Jon sat back in the old green armchair, picking again at the hole in the arm.
‘Poor Snorri,’ he thought. ‘To lose another father.’
“Do you think at least he had Loftsson to talk to? The way I still have you to talk to?”
He ached. Anxiety grew from a seed at the bottom of his stomach; building until it felt like a storm in his chest. Sweat beaded on his forehead though he felt chilled.
“Now what? Is it time for me to move on? I’m not ready yet.”
Harriet sat on his bed with her feet propped up beside her, head bent forward reading a magazine, as if she didn’t hear him and just let him talk and have his thoughts and figure things out for himself.
He could not escape the growing panic. The pounding in his chest forced itself throughout his body so that his head throbbed and his ears roared like jet engines, so loud he couldn’t think.
“I’m not ready,” he yelled.
Harriet turned from her magazine and rolled her eyes at him, as if to say, ‘Don’t be so silly, don’t be such a child.’
“Are you there amongst them? I try to imagine what it must be like there, but then my brain smartens me up. There is no there. You are all just gone, dust, like I will soon be. I guess it won’t make any difference because I won’t know I’m gone, I won’t know anything. I won’t know.”
‘It’s just a matter of time.’ Jon heard her voice, though she was not speaking. He could see her clear as day even though she was not there.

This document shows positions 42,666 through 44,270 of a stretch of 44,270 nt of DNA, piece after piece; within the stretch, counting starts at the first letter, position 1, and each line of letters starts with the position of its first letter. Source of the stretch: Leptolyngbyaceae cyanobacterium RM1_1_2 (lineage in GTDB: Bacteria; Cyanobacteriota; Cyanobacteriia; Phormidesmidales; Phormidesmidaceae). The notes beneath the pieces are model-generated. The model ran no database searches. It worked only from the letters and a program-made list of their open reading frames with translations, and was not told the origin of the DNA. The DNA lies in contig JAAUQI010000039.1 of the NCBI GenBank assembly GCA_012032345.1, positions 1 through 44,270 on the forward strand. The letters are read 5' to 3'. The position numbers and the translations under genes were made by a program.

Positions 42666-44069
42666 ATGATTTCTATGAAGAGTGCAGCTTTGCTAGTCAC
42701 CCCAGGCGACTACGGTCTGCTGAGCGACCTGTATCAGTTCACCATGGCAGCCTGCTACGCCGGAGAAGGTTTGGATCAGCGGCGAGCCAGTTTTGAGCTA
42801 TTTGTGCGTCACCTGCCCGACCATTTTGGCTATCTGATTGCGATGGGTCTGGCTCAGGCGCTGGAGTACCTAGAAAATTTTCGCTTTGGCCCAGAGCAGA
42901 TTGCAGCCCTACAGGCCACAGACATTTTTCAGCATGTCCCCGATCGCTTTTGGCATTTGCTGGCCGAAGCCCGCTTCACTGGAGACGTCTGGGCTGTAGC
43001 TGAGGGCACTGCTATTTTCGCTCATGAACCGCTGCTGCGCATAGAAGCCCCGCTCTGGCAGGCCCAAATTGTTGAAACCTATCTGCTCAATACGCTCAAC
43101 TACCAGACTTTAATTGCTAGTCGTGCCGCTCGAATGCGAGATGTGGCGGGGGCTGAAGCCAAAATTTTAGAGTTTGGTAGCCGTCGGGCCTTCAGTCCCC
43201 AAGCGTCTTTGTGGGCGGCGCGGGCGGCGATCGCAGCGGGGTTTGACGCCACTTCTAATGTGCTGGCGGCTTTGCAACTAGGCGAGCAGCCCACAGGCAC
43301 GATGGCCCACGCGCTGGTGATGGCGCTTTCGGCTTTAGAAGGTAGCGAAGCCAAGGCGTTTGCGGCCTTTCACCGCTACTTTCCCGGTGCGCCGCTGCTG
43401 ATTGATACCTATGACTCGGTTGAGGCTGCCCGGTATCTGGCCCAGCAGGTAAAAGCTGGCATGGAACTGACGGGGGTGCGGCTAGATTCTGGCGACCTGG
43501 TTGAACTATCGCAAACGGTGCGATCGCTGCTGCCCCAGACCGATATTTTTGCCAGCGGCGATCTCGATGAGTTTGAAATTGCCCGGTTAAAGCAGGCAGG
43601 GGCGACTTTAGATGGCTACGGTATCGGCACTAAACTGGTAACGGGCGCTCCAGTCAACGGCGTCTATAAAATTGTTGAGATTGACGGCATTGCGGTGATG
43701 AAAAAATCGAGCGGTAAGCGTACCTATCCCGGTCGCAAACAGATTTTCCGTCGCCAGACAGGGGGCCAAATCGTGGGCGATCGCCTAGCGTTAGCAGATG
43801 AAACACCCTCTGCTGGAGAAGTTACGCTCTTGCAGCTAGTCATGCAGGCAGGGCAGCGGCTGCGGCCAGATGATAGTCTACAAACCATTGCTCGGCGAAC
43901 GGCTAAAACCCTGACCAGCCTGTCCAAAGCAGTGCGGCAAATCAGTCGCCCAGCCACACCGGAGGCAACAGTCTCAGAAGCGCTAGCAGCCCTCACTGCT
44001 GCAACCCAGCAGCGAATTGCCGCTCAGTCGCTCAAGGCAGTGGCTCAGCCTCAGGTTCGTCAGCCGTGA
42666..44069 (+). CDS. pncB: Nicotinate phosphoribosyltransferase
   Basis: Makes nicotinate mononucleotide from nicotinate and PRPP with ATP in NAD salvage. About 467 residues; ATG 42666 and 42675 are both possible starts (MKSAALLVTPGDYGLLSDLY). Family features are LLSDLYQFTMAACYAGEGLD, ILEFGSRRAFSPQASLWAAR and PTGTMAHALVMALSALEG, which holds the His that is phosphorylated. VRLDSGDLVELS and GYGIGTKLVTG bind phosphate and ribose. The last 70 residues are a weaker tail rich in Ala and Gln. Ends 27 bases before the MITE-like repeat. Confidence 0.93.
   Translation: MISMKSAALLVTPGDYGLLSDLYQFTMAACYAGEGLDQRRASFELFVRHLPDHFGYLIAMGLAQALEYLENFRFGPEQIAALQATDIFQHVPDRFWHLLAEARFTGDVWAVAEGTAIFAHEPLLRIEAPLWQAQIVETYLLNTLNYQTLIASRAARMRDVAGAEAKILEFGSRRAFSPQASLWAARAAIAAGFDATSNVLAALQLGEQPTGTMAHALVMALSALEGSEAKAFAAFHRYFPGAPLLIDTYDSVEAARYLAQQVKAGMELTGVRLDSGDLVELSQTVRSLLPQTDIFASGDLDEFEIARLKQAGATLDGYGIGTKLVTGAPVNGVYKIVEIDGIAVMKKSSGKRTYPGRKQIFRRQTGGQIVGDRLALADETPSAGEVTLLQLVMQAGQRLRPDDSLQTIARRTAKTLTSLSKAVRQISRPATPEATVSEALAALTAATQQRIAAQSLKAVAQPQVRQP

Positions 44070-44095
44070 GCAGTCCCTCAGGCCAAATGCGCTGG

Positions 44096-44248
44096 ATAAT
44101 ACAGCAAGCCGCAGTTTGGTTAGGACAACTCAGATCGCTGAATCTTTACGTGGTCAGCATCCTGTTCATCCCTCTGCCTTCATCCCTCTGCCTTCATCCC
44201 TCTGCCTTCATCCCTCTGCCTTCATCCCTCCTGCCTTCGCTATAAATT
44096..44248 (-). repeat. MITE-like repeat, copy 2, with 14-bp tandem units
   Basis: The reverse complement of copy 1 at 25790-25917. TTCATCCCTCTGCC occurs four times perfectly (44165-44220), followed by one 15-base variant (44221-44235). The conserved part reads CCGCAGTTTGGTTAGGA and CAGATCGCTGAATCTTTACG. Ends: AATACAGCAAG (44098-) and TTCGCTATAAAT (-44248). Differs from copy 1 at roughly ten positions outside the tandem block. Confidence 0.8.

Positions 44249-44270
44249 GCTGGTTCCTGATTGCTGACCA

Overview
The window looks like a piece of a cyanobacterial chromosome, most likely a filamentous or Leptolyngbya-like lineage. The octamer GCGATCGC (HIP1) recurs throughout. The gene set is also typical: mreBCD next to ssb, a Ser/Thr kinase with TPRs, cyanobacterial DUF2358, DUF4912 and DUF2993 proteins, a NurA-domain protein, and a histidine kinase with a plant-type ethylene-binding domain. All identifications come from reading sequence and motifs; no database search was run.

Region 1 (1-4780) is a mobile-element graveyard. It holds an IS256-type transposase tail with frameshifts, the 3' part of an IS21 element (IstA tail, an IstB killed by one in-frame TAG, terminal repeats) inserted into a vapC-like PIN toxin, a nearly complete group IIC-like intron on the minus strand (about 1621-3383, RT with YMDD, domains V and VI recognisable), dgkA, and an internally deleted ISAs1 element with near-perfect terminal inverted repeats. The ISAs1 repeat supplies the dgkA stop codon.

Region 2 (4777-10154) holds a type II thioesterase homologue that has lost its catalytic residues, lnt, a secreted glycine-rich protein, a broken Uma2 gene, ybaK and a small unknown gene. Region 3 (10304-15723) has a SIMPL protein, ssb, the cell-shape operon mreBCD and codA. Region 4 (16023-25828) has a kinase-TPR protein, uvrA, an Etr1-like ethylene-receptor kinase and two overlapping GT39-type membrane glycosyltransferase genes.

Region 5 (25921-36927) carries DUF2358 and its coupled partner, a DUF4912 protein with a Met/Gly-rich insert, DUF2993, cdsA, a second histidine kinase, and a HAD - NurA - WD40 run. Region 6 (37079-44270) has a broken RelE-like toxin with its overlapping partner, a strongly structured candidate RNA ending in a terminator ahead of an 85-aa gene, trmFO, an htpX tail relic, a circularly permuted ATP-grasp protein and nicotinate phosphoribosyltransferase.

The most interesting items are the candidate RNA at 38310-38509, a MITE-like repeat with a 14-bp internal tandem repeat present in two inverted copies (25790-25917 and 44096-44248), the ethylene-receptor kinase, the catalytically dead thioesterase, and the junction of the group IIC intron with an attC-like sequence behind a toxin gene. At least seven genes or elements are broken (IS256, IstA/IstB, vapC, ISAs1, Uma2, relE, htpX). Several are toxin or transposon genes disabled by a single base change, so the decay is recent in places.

“It will be my birthday soon.”
He shook with tremors so violent that he felt the pain all the way to his bones. He tried to breathe but air would not come into his lungs and then the pain in his chest was so sharp it made him look down to see if he had been impaled by a great iron stake. His lower jaw tingled and cracked and felt as if it was breaking into pieces. The light in the room dimmed and shrunk around his vision until all he could see was the dying light through a long dark tunnel. Jon struggled, willing himself to retain consciousness, fighting against the dark that was pulling him down beneath the drowning air into blackness.
“Harriet,” he called, though the words did not come from his mouth. “Help me, it’s not time yet.”
‘My death has come,’ he thought. ‘This is the end. Shit.’
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